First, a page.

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Is Christian Music Dying?

By January 15, 20093 Comments

Christian Music DyingRecently Collide Magazine published an article that considered the question, “Is Christian music dying.” It addressed what some perceive to be a growing irrelevance to the mainstream culture, as well as an increasing tendency among Christian musicians to buck the title of “Christian.” One industry insider went so far as to predict that the industry would eventually collapse altogether.

This article is not surprising. Christian music has been judged and scrutinized by Christians and non-Christians alike for many years. In high school my brother wouldn’t allow me to listen to the Christian radio station when he was in the car because he thought the quality was so unbearable.

So it’s actually become quite trendy to dislike Christian music. Some Christians wear their distaste as a mark of superior theology. It’s too cheesy and superficial for us “sophisticated” Christians to condone.

Yet as much as I would like to join in with this chorus (and I have in the past), something stops me. Yes, a lot of Christian music is cheesy and annoying and pales in comparison to the musical talent we see in the mainstream. But to judge Christian music purely on that basis is to miss the point.

The Christian music industry, and Christian musicians in the secular music industry, serve two very different functions. One reaches the Church, and the other reaches the world. Both are equally important roles, and both are equally Scriptural.

In response to this point, some of you may object, “But Christian music doesn’t minister to me. I’m too distracted by the bad music to hear the message.” Maybe that’s true for you, but it’s certainly not true for everyone. Many Christians enjoy the music intensely–it speaks to them. Just because it doesn’t fit your personal preference doesn’t invalidate the genre, or its mission, altogether.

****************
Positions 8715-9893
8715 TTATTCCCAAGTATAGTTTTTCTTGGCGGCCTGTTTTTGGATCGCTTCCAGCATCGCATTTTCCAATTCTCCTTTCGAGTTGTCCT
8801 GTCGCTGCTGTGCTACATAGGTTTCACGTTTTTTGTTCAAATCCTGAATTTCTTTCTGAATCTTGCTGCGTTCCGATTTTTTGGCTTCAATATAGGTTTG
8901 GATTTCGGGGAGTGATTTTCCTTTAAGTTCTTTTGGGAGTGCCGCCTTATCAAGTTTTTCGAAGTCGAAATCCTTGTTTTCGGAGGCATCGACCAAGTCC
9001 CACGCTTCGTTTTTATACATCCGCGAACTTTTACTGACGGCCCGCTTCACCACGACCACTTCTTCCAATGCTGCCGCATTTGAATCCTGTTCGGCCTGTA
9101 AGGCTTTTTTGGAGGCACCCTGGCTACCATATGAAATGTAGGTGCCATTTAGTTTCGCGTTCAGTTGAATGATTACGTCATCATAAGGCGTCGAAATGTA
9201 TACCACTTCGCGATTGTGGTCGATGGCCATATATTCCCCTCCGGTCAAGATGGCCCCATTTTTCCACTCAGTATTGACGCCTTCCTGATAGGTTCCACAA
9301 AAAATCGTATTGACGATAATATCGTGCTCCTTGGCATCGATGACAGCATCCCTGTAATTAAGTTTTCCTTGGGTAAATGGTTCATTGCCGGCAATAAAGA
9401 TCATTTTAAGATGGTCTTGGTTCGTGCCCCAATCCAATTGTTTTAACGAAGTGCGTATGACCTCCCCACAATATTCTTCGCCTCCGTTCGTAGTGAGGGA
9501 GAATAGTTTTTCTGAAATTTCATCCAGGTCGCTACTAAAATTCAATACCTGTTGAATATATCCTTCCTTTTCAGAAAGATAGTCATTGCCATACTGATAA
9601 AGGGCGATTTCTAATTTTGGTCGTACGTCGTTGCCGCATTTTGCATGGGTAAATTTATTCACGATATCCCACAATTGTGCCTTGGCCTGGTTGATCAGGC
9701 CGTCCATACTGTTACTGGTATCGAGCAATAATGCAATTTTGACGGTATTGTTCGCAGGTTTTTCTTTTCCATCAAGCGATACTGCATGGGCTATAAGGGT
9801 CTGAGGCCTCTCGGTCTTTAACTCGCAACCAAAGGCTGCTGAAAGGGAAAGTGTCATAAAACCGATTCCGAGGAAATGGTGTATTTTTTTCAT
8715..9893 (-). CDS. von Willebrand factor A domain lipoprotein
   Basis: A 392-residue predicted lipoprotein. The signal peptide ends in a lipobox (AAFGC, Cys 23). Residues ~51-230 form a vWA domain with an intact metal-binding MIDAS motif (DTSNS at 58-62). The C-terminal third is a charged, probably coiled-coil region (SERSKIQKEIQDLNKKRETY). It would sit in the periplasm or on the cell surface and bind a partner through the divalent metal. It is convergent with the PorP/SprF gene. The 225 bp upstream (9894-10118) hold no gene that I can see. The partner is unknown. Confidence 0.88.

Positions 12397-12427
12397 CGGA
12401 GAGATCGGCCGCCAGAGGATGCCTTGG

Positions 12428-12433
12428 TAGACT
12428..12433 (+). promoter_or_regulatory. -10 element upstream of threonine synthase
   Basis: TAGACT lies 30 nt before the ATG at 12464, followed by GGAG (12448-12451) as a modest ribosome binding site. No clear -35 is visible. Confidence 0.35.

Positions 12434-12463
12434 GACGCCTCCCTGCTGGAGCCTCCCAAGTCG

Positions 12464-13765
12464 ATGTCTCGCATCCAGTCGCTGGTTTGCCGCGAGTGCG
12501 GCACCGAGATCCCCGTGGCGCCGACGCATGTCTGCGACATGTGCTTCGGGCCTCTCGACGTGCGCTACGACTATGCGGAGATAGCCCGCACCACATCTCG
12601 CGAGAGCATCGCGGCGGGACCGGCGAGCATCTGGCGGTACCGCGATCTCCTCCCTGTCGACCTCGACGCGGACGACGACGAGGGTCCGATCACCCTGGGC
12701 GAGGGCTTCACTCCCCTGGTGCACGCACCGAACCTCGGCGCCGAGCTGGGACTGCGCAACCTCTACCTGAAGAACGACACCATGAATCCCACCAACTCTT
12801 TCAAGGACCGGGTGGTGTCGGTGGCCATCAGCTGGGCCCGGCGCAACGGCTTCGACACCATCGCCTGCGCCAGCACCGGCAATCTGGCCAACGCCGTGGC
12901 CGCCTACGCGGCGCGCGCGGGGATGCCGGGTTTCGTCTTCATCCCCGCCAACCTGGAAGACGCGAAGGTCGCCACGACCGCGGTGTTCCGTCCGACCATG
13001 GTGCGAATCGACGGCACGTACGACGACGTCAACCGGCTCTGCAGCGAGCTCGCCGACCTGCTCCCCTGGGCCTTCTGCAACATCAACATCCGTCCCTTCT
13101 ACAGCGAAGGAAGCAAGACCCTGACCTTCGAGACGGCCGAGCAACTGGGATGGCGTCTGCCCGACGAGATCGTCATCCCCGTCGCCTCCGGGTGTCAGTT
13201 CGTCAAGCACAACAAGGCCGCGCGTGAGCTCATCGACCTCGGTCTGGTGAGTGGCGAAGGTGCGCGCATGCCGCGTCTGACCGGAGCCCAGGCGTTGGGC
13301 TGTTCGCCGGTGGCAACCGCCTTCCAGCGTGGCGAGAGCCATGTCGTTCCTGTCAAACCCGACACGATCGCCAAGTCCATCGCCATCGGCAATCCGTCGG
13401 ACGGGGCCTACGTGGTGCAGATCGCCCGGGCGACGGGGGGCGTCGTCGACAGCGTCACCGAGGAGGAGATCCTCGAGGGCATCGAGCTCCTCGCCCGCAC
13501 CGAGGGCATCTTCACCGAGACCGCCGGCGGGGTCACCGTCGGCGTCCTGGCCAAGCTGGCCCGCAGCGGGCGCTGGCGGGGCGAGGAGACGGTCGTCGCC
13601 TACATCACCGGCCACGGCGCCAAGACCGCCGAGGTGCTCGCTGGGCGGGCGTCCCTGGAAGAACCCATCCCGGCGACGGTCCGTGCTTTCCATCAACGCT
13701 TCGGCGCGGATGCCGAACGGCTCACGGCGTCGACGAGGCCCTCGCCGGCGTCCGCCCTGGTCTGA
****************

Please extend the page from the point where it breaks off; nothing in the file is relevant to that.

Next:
What’s more, Christian music frequently contains lyrics taken straight from Scripture–I don’t care who you are or how musically brilliant you might be–truth is truth and Scripture is Scripture. It’s going to shape you in a positive way no matter the quality of music.

And that’s what I appreciate about Christian music. When I need a break from the cynical news on talk radio or the self-centered message of secular music, Christian music is a refreshing change. Whatever you listen to most will shape you, and I would prefer that that influence be Christ-centered.

I also happen to like some of the music. I admit it!

Granted, this is no excuse for Christian musicians to become sloppy or uncreative in their work–if anything, God deserves the very best of our innovation. There are certainly ways in which the industry can and must grow. But what I do mean is that we as Christians should have a little more respect for a valid ministry, a ministry that has inspired and encouraged the hearts and souls of countless believers. Not to mention my own.

In closing, I want to offer the final conclusion of the article itself. It’s a prescription for a better music industry, and I find it to be helpful since it challenges the Christian music industry to grow rather than dismiss the industry altogether:

Artists—Innovate, don’t imitate. Yes, every musician is influenced by those who came before, but don’t wear your influences so prominently on your sleeve. Make music that refuses to be pigeonholed as “the Christian White Stripes” or whatever the case may be. Dream about creating music so extraordinary that a mainstream act is known as “the secular you.” View your lyrics as poetry; don’t be content with rhyming clichés and scripture passages. Don’t turn your hooks into platforms for bumper sticker theology. Great artists, regardless of their chosen medium, see the world in unique ways and create art that tells the rest of us about what they see. See the world. Create art.

Labels—Refuse to function as holiness gatekeepers with Jesus-per-minute quotas to meet. Don’t play it safe; take some risks. Don’t be afraid of edgy or outspoken artists; pursue them. Reject formulas; embrace creativity. Don’t produce what you think we want to hear. Develop a vision for the future of Christian expression through music and share it with us. If your function as an industry is to minister, feed, and disciple, why is your product marketed as safe and family-friendly? Find the disconnect and fix it. Don’t rely on promoting an ethos and the nice people who make music for you. Promote good music.

Fans—This is perhaps the simplest of all—support great art. In doing so, you reward the risks taken on the part of artists and labels; furthermore, you are explicitly clear in what you’re looking for from the industry. Then, it’s up to them to respond.